Texas Decides 2018 Voters Guide
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Voters Guide

State Representative District 66

2-year term. Must be 25 years or older, a US citizen and a resident of Texas. Responsible for representing the citizens of his/her district in the US House of Representatives.

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    Sharon Hirsch

  • Matt Shaheen

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Biographical Information

What do you consider the most critical issue Texas will face over the next five years? If elected, how would you approach this issue?

School finance in Texas has generated lots of talk but little legislation in recent years. What is your philosophy on the future of public school funding?

Do you believe America has a problem with gun violence? If so, how do you plan tackle it?

Congress and the President want to repeal the Affordable Care Act, and have taken steps to dismantle it. What role should the government have when it comes to health insurance?

Texas adds about a thousand people a day. This rapid growth has caused several problems. What are the top three issues the government should address because of this growth?

As a Texan, what do you believe is missing from the conversation about immigration and border security? How would your beliefs influence your approach to those policies?

Describe a unique experience from your childhood that shaped who you are today.

Age 63
Education Bachelor of Applied Arts and Sciences, University of North Texas; Associate of Arts, General Studies, Collin College
Campaign Phone (972) 379-8425
Website https://www.sharon4tx.com/
Facebook https://www.facebook.com/Sharon4TX/
Twitter https://twitter.com/sharon4tx
website https://www.sharon4tx.com/
contact P.O. Box 251434, Plano, TX 75025
Video https://www.youtube.com/watch?v=4OR2ZMVJX04
The critical underfunding of our public schools, along with efforts to divert public tax dollars to unaccountable private institutions, poses a direct threat to our ability to educate our young people and build a workforce for the future of our state. It is important that we elect representatives who believe that public education should fundamentally be a public service, and one of our highest priorities for state investment. The share of funding from the state has fallen well below historic norms, pushing a greater burden onto local districts and taxpayers. Correcting this imbalance is essential not only to the health of our schools but to our state’s economy.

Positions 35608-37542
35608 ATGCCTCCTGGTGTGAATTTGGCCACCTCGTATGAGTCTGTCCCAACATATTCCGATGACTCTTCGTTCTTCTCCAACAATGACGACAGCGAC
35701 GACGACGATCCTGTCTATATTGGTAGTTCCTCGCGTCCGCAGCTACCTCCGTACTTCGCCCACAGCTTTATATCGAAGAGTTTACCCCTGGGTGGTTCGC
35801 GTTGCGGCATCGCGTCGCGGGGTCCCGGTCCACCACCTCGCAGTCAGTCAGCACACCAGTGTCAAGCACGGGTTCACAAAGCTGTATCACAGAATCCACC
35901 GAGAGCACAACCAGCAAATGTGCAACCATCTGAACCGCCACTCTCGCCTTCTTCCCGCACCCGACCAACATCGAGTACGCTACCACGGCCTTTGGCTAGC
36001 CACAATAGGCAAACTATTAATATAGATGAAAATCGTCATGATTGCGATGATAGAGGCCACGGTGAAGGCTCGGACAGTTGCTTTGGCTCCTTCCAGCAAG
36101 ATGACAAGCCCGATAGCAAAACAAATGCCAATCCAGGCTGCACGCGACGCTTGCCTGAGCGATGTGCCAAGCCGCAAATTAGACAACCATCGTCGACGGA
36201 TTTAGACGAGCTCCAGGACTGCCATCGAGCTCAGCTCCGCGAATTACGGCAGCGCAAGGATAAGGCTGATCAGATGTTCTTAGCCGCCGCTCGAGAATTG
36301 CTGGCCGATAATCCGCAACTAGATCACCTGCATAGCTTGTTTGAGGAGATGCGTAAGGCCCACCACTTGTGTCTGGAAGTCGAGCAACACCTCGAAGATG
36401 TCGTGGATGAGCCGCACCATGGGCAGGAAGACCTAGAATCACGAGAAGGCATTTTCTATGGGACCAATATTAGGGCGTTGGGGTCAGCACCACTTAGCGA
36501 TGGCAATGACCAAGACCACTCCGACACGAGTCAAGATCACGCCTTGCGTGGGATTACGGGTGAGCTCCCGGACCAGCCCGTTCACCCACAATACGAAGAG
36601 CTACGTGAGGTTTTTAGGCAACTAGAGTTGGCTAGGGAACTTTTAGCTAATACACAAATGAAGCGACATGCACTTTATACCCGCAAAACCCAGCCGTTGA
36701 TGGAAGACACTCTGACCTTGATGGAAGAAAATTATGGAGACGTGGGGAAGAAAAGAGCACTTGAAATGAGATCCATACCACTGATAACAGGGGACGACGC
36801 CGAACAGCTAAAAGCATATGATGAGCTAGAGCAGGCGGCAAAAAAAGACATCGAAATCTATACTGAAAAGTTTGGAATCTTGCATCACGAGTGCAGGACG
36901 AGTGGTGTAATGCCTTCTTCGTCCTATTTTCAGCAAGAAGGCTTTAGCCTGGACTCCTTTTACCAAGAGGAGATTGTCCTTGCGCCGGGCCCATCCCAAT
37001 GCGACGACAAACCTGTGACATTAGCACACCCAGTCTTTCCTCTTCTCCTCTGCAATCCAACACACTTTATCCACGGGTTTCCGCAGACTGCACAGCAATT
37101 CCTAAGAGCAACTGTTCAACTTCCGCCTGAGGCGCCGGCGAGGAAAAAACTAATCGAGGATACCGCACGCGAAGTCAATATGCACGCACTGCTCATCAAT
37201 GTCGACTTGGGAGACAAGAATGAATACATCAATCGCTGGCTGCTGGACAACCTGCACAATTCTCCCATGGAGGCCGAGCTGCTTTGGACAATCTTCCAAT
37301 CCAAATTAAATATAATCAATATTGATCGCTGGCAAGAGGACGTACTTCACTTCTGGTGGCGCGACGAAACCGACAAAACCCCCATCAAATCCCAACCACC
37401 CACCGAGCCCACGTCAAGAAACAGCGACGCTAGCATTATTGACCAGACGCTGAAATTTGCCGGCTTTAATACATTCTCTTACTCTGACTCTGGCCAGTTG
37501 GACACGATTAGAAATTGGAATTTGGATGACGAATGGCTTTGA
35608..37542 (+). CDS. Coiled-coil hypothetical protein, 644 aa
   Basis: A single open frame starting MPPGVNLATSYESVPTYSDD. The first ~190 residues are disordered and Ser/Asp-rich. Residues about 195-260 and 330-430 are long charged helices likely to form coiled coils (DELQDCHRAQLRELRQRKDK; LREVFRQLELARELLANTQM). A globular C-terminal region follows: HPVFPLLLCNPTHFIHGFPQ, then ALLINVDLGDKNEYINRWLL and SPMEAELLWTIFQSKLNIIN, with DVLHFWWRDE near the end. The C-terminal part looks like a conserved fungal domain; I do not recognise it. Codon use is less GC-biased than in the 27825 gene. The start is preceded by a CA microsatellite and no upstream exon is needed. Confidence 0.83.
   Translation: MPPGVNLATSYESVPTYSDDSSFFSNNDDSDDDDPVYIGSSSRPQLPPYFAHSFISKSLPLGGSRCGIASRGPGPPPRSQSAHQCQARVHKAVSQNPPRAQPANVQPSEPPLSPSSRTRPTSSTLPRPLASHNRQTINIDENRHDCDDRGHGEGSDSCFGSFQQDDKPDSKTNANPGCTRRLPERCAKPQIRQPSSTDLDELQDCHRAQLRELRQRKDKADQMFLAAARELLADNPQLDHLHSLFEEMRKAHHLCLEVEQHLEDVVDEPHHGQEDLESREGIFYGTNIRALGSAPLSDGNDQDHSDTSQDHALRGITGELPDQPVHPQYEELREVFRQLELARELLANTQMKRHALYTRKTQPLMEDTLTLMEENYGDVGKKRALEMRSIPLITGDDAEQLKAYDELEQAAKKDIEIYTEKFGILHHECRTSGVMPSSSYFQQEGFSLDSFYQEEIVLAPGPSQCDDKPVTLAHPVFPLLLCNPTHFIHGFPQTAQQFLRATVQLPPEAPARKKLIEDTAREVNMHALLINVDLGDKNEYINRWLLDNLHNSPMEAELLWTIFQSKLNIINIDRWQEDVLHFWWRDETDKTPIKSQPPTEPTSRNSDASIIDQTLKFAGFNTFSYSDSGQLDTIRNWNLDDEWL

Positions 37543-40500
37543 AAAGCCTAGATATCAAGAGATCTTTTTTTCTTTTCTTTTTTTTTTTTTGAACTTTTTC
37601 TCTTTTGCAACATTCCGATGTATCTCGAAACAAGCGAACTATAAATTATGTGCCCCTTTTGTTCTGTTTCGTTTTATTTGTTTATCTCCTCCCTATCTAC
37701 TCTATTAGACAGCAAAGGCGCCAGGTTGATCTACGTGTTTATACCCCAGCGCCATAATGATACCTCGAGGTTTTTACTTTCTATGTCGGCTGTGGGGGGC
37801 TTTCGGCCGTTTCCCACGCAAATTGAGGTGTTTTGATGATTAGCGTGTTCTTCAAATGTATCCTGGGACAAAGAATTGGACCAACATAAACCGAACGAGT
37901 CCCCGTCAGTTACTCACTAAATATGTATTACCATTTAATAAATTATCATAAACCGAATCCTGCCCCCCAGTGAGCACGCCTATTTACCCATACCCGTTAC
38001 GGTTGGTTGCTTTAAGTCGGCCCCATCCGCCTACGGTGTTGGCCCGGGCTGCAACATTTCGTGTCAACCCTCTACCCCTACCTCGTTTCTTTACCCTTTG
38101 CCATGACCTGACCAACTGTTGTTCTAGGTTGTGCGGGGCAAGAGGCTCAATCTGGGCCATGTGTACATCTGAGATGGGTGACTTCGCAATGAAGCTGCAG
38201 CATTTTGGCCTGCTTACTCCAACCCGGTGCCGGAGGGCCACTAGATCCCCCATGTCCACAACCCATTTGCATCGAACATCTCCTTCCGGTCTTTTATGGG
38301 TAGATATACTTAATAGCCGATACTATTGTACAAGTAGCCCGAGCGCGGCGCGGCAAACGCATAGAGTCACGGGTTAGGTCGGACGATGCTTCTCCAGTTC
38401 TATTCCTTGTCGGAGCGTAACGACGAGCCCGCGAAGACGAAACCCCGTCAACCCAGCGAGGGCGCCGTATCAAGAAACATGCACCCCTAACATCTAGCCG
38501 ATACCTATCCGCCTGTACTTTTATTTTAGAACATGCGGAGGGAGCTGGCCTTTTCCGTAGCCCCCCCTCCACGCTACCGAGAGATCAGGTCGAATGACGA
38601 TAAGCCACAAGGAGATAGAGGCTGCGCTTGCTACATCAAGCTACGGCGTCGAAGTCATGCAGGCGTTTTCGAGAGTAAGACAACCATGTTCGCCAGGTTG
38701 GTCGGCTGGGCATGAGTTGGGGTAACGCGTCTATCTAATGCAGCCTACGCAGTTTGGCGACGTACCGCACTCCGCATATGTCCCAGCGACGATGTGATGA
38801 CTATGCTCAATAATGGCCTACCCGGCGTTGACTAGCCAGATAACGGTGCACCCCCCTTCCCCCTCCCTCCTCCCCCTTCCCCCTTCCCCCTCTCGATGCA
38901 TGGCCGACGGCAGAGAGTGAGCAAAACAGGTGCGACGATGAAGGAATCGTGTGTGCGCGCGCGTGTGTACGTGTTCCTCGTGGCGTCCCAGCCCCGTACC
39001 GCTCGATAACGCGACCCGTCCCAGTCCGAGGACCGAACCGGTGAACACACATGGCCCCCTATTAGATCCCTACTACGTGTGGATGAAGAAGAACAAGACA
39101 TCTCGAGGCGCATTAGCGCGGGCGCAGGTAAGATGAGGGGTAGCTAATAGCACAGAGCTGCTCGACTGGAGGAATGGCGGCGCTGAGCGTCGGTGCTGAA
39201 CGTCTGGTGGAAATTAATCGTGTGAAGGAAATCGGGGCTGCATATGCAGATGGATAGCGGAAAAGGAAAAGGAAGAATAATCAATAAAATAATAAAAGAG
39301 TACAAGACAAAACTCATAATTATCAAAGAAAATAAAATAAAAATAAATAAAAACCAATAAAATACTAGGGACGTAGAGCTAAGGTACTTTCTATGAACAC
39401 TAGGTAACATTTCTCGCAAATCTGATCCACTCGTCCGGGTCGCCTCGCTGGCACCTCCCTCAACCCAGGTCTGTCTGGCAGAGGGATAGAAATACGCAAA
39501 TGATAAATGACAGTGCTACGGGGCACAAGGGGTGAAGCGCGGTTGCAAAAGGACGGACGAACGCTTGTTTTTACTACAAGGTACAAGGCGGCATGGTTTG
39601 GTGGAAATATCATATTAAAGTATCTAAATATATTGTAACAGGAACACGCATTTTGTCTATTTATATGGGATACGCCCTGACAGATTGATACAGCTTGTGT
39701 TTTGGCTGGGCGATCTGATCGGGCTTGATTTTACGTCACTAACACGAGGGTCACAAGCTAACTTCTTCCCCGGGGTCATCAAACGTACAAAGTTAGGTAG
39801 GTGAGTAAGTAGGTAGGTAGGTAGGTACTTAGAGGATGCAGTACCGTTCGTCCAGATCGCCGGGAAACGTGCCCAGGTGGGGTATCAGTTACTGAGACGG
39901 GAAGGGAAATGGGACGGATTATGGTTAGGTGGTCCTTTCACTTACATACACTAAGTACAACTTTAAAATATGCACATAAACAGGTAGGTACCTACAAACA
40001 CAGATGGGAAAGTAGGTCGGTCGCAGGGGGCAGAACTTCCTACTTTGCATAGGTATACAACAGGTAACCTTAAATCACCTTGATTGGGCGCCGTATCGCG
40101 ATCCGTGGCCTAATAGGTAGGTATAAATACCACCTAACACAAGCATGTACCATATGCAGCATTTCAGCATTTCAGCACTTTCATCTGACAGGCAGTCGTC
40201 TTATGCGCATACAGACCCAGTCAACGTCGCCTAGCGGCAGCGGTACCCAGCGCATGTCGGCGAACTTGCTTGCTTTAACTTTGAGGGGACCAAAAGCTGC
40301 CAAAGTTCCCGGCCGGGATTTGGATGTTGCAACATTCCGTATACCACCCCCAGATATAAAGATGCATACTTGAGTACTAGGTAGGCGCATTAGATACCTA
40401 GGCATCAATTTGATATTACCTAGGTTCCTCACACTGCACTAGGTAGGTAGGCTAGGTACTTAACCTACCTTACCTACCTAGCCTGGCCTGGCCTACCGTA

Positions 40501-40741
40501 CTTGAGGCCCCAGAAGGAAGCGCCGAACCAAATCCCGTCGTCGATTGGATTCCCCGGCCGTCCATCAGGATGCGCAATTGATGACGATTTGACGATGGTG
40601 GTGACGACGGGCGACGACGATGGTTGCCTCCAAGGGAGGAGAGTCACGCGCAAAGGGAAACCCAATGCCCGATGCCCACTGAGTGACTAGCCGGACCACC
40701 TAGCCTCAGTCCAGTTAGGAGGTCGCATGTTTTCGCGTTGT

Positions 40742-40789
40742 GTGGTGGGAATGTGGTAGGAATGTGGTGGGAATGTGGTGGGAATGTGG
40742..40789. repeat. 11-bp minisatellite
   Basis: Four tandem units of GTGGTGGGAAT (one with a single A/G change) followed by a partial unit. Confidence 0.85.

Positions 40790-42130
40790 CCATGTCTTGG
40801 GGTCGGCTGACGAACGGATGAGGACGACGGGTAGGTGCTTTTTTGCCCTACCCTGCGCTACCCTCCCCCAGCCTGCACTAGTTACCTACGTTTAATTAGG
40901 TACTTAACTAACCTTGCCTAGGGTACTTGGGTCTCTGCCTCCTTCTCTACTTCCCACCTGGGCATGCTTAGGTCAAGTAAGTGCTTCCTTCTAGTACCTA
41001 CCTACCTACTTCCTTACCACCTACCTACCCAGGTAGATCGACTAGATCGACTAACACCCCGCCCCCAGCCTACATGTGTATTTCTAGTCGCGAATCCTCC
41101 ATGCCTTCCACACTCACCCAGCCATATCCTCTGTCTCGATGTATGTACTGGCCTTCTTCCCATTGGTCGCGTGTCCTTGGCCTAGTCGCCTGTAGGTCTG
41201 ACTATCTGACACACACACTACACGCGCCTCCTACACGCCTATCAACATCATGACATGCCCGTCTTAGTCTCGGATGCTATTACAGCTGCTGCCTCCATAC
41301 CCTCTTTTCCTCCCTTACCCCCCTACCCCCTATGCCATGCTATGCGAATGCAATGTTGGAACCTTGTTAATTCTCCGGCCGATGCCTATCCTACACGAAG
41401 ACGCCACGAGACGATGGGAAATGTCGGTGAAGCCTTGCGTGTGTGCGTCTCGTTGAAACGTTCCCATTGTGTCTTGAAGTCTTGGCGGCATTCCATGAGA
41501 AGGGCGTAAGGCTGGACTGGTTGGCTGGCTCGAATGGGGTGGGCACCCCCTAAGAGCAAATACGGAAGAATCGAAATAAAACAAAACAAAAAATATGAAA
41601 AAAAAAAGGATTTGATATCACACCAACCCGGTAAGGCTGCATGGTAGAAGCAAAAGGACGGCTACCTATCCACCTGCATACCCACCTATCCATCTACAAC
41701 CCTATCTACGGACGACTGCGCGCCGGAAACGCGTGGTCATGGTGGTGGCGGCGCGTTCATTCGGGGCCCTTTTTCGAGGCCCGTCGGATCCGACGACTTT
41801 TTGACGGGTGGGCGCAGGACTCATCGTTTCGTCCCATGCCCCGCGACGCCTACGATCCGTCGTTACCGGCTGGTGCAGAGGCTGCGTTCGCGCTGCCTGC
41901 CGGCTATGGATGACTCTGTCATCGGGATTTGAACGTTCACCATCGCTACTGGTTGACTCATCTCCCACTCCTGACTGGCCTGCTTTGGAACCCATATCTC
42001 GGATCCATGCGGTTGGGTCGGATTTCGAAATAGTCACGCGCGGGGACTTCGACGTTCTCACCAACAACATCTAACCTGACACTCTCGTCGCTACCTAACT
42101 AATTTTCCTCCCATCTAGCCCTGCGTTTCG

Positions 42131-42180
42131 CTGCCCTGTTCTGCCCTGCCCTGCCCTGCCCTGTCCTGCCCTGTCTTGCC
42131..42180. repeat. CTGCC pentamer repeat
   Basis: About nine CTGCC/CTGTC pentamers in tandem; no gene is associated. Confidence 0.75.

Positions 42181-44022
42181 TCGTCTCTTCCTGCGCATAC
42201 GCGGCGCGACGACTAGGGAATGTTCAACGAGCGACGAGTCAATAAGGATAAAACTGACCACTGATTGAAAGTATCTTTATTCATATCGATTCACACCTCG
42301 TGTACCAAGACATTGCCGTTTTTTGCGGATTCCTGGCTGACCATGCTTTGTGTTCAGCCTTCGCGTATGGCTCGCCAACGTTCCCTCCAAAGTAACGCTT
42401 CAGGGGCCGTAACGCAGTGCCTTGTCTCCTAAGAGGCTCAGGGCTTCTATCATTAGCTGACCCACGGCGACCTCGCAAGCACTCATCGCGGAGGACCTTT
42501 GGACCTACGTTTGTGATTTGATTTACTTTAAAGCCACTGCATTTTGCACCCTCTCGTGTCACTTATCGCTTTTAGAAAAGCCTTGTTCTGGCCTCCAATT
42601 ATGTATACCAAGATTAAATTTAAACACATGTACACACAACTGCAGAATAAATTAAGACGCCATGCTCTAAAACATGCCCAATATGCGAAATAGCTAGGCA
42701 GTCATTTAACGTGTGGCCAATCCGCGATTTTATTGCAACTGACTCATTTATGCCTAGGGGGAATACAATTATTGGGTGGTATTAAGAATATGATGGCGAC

We are charged by our state’s constitution with the provision of free and public schools, and it is incumbent upon the legislature to ensure that we are meeting this obligation. As the past several legislatures have sought to offer greater and more expensive incentives to businesses, we have forsaken the revenue side of our balance sheet and made the funding of long-term priorities, including public schools, nearly impossible. I am committed to restoring the necessary revenue to appropriately fund our schools, and will reject all efforts, such as vouchers schemes, which seek to turn over our obligation to educate our children to unaccountable profiteers.